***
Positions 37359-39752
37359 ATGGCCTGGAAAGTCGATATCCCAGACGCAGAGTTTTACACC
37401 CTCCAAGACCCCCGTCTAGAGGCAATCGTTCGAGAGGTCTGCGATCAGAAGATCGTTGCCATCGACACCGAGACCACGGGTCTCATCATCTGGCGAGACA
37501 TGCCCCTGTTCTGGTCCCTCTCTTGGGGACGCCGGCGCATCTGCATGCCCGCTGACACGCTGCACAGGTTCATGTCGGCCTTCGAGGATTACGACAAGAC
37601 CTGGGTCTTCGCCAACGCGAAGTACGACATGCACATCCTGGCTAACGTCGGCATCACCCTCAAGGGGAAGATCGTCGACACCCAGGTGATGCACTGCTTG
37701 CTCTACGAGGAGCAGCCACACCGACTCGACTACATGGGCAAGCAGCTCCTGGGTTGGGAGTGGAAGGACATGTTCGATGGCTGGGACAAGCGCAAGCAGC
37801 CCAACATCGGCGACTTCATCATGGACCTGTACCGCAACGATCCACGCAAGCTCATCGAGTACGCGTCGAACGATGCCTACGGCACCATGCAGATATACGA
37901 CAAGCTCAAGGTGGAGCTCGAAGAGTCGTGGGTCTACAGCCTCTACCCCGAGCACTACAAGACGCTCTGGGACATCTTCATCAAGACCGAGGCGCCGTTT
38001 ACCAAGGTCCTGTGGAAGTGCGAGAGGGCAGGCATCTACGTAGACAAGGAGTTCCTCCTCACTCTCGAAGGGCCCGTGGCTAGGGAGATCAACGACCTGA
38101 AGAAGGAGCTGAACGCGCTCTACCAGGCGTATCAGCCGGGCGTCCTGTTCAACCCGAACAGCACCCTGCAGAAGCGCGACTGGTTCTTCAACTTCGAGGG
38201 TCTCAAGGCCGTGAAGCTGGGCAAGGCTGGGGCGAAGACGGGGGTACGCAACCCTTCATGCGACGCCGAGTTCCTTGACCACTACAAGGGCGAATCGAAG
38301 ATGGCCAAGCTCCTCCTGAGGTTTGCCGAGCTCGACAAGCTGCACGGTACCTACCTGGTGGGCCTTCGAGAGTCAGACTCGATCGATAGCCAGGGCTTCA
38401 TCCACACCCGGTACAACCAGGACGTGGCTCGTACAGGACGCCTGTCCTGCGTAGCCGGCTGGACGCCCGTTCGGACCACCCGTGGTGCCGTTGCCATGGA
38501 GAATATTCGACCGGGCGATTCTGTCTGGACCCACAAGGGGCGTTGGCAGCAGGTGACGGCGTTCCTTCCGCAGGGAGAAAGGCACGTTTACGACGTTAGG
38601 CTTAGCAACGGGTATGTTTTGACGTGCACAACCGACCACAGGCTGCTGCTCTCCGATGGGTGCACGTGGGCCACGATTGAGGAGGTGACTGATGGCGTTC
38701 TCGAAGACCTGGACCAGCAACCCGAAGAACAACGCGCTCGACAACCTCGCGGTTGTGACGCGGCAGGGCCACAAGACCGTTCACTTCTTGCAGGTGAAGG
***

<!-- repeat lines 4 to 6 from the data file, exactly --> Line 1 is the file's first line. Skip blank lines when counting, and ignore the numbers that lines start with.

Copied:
37501 TGCCCCTGTTCTGGTCCCTCTCTTGGGGACGCCGGCGCATCTGCATGCCCGCTGACACGCTGCACAGGTTCATGTCGGCCTTCGAGGATTACGACAAGAC
37601 CTGGGTCTTCGCCAACGCGAAGTACGACATGCACATCCTGGCTAACGTCGGCATCACCCTCAAGGGGAAGATCGTCGACACCCAGGTGATGCACTGCTTG
37701 CTCTACGAGGAGCAGCCACACCGACTCGACTACATGGGCAAGCAGCTCCTGGGTTGGGAGTGGAAGGACATGTTCGATGGCTGGGACAAGCGCAAGCAGC